In the interview with dr. Mikhail Fiadotau, you can read more about his research topic and how he managed his dissertation writing.
How did you arrive at your research topic?
Making videogames has been a hobby of mine for almost two decades, but it did not cross my mind to study them academically until 2013 when I found myself on a research fellowship in Japan. I had two months to spend on collecting research data, but I didn’t have a project to collect the data for, as I’d just finished my Master’s in linguistics, and it had left me feeling a bit burned out and wanting nothing to do with linguistics for a while.
It was only then that it occurred to me that I could expand my hobby of game-making into research as well. I soon discovered that there was an entire academic field called game studies, and I met with a few researchers working on it in Japan. As I started to learn more about game studies, one thing became increasingly apparent: there was not a lot of discussion there about the kinds of games that my friends and I made. Most game studies research at the time seemed to focus on well-known commercial titles from North America and Japan, from Legend of Zelda to Bioshock; and it largely left out the fact that there are all kinds of communities of hobbyist and amateur game creators all over the world making small, personal games about their lives, current events, or about nothing in particular. Yet, studying these communities of everyday game-makers seemed important to me in terms of understanding the complexity and diversity of gaming in today’s society.
A year later, I came to Estonia and started a PhD that went through multiple iterations and took eight years to complete. But the general theme remained consistent: how and why communities of creators outside of the formal game industry make videogames.
How will your research change the world?
Like most research: in a minor, incremental way. My dissertation contributes to a better understanding of the role of game-making and digital creativity more broadly in today’s culture. It shows how there is more to videogame creation than the commercial game industry, and how game-making practices are connected to broader cultural contexts. We often view digital media and technology as something very globalized and revolving around a handful of major corporations. This can obscure the fact that many people do many different things with these technologies, which are often rooted in older traditions. We tend to think of the digital and the real world as a kind of binary opposition as if “cyberspace” is a whole different thing from everything that had come before it. Looking at the many parallel histories of videogame creation shows that’s not the case, and everyday game creators deal with the same issues as other kinds of creative communities: identity and belonging, experimenting with their tools and materials, self-expression and innovation, preserving their legacy for future generations, and so on.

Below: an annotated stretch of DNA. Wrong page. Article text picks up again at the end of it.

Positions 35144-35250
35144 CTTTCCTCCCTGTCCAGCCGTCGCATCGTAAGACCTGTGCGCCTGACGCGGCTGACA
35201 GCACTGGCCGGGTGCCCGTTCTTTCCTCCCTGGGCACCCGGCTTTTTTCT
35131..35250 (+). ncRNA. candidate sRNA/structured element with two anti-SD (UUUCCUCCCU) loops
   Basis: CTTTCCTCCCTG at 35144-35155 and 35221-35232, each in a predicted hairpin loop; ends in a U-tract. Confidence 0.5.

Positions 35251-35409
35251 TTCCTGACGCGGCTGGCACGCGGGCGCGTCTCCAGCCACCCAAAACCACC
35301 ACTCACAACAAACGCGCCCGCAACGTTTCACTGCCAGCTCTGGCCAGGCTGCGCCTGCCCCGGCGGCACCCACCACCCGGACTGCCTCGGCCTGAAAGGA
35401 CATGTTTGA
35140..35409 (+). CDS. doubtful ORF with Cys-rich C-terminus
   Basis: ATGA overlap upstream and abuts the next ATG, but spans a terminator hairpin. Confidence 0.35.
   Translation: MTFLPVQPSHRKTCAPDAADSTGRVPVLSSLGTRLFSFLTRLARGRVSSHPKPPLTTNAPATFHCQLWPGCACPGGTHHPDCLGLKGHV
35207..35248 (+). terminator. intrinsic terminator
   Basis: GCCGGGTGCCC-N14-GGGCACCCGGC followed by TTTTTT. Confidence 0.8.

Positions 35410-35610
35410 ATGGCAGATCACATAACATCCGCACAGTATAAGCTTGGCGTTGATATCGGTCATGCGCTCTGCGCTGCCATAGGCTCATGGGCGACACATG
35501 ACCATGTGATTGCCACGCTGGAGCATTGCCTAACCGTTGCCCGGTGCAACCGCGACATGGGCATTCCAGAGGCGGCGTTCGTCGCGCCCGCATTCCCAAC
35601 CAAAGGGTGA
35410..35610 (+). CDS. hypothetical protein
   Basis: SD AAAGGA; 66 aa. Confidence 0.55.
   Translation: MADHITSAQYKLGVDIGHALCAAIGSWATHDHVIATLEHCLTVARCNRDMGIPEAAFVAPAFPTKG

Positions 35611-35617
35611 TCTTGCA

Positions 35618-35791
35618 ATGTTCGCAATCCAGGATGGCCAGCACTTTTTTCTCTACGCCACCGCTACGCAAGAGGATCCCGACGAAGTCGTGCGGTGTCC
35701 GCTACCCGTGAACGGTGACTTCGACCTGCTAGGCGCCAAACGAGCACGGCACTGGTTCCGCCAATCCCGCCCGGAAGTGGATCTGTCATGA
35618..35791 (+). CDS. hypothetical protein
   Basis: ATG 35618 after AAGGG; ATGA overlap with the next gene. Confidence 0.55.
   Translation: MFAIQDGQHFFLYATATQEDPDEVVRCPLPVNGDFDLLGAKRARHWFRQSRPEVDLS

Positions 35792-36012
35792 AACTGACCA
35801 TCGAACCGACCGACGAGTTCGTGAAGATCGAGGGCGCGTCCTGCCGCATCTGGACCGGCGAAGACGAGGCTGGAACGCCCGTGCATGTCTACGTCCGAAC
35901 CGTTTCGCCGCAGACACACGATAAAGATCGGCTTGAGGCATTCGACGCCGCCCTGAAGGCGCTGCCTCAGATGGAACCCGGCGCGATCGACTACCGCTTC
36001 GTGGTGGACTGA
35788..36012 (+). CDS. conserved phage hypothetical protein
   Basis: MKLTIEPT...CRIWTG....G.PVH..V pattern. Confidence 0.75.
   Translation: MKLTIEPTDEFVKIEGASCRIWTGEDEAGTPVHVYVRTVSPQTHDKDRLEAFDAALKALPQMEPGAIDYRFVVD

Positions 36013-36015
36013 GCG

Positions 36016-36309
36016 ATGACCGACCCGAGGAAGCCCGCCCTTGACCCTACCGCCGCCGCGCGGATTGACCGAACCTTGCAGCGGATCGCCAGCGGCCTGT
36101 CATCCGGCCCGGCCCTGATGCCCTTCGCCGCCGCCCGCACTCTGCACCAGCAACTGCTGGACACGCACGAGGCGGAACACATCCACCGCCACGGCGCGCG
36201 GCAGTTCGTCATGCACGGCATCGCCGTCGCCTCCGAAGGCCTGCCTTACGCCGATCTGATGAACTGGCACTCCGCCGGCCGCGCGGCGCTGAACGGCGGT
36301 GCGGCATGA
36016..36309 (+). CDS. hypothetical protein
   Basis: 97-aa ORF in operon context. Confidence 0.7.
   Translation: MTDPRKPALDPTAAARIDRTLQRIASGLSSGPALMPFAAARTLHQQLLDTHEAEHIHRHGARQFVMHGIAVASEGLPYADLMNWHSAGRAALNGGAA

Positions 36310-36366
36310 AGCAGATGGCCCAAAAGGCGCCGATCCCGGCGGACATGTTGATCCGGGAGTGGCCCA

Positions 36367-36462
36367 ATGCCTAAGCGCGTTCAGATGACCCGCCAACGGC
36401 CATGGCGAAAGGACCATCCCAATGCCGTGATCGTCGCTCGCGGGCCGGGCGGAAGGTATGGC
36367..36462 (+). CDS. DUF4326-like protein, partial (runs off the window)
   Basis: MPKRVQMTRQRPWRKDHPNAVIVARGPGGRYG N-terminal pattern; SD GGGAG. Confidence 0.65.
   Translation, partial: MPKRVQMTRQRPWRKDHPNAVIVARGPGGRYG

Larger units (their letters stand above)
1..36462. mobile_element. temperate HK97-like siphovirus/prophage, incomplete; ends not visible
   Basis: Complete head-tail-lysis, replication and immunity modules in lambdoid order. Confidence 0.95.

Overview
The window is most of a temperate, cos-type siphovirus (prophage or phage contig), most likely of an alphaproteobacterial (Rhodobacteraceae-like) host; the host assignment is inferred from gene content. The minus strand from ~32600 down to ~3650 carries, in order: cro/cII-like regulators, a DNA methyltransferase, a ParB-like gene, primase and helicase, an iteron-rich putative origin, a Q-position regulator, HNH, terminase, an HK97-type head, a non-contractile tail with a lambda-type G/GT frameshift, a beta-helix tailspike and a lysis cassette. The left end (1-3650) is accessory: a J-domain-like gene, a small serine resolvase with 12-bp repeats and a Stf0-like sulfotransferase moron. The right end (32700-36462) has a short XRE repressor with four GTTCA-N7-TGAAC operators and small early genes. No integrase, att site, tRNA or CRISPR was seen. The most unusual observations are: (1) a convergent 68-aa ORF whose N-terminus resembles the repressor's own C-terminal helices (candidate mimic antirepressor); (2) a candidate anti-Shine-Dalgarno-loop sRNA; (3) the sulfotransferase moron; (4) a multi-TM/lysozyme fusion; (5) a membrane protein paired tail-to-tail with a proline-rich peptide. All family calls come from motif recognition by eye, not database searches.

I would like to see more research that explores vernacular creativity—these practices of everyday expression—whether focused on videogaming or other digital media. I hope that, by highlighting the examples of lesser-known creator communities, my dissertation can contribute to a burgeoning field of research that can help us remember and understand more of these stories.
What were your secret tricks for consistently working on your doctoral thesis in order to successfully reach the end result?
I wish I’d known some secret tricks—maybe the doctorate wouldn’t have taken 8 years to finish then! One thing that really helped was participation in writing retreats for doctoral students. I would say around half of the dissertation was written during those events, as a change in environment and the absence of chores like cooking, coupled with the peer pressure of everyone writing around you, really do help produce written text that you can work with later.